Are You Looking At Me?
Are You Looking At Me?
published in ForbesWoman, Jan. 5, 2010.
One unfortunate reaction to Novacaine results in a very important lesson: Beauty is skin-deep but shocked stares are worse.
Imagine yourself at an important meeting. You've prepared material that took months to research and your ideas are innovative. This is the best work you've ever done. You stand before the board in an appropriate and flattering outfit and speak in a way that you know is attractive. You are used to being greeted warmly because of your intelligence and beauty. People like to pay attention to you. But in an instant that can change. Here's what happened to me.
I left the dentist's office after a long wince-provoking appointment and headed down 57th Street to buy myself a new lipstick as reward. I expected the numbness in my lips to have worn off by the time I arrived at Henri Bendel. Maybe I'd let myself get caught by a salesperson who would progress from rubbing lotion on my hand to fussing with my face until I'm so oozy I buy another eye shadow.
eI entered a sea of cosmetic counters, went to the one where no saleslady was hovering and selected a lipstick. After cleaning the tester, I leaned in close to the mirror. Wait a minute. A freak was in the mirror. My top lip was as big as my palm and hung down like a purple piece of liver.
Oh, well, so what. I could still get a lipstick. I pressed the tester against my mouth but the lip didn't offer any resistance and the lipstick smeared to my cheek as a cheerful voice said, "Can I show you a revolutionary eye treatment today?"
I turned, she gasped and stepped back. No one had trained her for this. A woman with a deformed face was trying on lipstick at her counter. Was she supposed to continue her spiel? I wanted to say, don't panic, it's not really me, but maybe this was really me now. Novocaine never lasted this long before. She stood there rooted in horror. I ran deeper into the store. Cosmetic reps started toward me, then retreated, embarrassed, as if they had opened the door on me in the bathroom.
I hurried out the front door and over to Madison Avenue to catch the bus. It was rush hour. Used to chatting with strangers, now I was afraid to go among the people waiting for the bus. Their eyes touched my face and pulled away as if burned.
When the bus arrived, they stepped back to let me go up first. Hanging my head like a ripe sunflower, I inserted my MetroCard and worked a space for myself among the straphangers. The bus was so crowded I couldn't see out the windows. After several blocks I needed to know the stop so I asked a person next to me. She had been in an after-work stupor, but now she snapped to attention, stood there agape, then asked everyone what stop it was and they all answered me at once to prove they weren't afraid to talk to me. "Getting out!" I said and the crowd parted too fast.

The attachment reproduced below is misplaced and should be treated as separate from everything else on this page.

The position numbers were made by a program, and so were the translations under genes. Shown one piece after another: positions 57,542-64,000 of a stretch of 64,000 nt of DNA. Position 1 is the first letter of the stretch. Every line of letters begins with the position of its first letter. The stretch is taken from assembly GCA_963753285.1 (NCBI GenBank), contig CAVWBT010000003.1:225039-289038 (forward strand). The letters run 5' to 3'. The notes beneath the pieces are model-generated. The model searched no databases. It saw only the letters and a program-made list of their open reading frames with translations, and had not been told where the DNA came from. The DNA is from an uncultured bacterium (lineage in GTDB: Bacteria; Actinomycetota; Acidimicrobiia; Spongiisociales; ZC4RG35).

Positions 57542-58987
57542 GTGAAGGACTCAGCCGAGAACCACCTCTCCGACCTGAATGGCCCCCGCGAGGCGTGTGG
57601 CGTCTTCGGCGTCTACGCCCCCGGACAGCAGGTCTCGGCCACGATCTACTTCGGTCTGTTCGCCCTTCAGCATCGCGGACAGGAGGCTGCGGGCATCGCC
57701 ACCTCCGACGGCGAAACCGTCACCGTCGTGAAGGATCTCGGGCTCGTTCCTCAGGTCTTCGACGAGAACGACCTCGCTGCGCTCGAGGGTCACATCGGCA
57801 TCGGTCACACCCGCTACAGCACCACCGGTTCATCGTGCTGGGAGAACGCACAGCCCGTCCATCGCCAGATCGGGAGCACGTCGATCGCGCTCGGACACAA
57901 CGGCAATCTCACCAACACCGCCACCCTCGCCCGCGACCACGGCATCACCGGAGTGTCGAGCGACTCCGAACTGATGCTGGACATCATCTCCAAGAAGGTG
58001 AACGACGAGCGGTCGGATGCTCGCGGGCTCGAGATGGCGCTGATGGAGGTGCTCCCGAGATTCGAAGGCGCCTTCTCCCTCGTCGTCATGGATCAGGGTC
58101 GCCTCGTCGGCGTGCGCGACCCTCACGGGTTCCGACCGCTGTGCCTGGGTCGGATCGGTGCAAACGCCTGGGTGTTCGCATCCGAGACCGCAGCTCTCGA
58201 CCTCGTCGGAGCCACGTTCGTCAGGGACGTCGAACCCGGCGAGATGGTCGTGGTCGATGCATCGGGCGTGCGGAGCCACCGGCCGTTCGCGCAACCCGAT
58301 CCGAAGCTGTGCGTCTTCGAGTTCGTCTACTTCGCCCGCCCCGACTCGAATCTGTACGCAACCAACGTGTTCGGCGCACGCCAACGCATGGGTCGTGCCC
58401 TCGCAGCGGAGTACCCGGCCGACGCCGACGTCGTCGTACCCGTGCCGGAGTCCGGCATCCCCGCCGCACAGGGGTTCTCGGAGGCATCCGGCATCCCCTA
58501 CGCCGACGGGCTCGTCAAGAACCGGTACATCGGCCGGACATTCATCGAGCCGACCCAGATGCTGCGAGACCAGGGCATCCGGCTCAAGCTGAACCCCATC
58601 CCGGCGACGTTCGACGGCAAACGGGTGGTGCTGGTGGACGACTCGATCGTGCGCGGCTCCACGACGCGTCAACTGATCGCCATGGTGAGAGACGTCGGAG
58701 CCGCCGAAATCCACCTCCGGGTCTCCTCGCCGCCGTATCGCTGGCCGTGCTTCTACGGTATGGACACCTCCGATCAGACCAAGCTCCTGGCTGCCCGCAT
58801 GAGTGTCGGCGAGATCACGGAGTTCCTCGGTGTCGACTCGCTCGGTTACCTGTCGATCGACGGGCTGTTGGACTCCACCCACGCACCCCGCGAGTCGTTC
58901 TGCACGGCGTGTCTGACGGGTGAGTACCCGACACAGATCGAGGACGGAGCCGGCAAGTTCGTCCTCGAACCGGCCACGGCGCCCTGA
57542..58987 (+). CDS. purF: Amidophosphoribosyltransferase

In my apartment I phoned the dentist. Yes, it usually wears off by now. Did he ever have a patient whose face remained paralyzed? Well, once he did have one woman who ... I phoned my husband, told him I couldn't meet him at the restaurant; he'd see why when he got home.
He came into the apartment calling my name in his concerned voice and found me sitting on the bed. He held my face up with his palm before I twisted away. "It's from the Novocaine," I said.
"But wasn't that a long time ago?"
"What did he say?"
"I should call him back if it's not gone in a few hours."
Eating take-out sushi, unable to control pieces dribbling out of my mouth, I peeked up and saw my husband wondering how he would manage with such a repulsive wife. Could he sit next to her at the opera while everyone tried not to stare? Could he ever kiss that mouth? Could he pass this test? Would he be loyal? I saw that he didn't know.
As for the people at work, would they allow me to make presentations before important clients? Maybe how you look defines your entire being. Maybe there is no such thing as "self" esteem or "inner resources." Maybe our idea of ourselves comes from the countless mirrors that reflect us in the eyes of others. Maybe it's not what's inside that counts.
The next day my face was back to normal. I was attractive again, safe, in a state of grace. I'd escaped. But now I don't belittle the importance of beauty by describing it as skin deep. My looks are not a coating over the real me. They determine the real me.
excellent piece! extremely well-written and very funny.
Posted by marybralove | 01/06/10 05:51 AM EST
this comment appeared on Shine.com
Posted by Stormyrider x x x Tues Jan 5, 2010 2:57pm PST
Oh, I can just imagine!
I have been in the dental field for more than 20yrs, I can not begin to tell you how familiar your story is.
And scary at best! You poor thing!
Do you know have many times our wonderful patient's have told us their stories on their returning appointments, they endured stares,snickering smiles, oh and let's not forget the "dental jokes"!
Some have spilled drinks on their shirts at some meeting in front of their peers!
I'll just remind you, try not to eat anything while you're numb, but that's a different post, all in it's own...LOL!!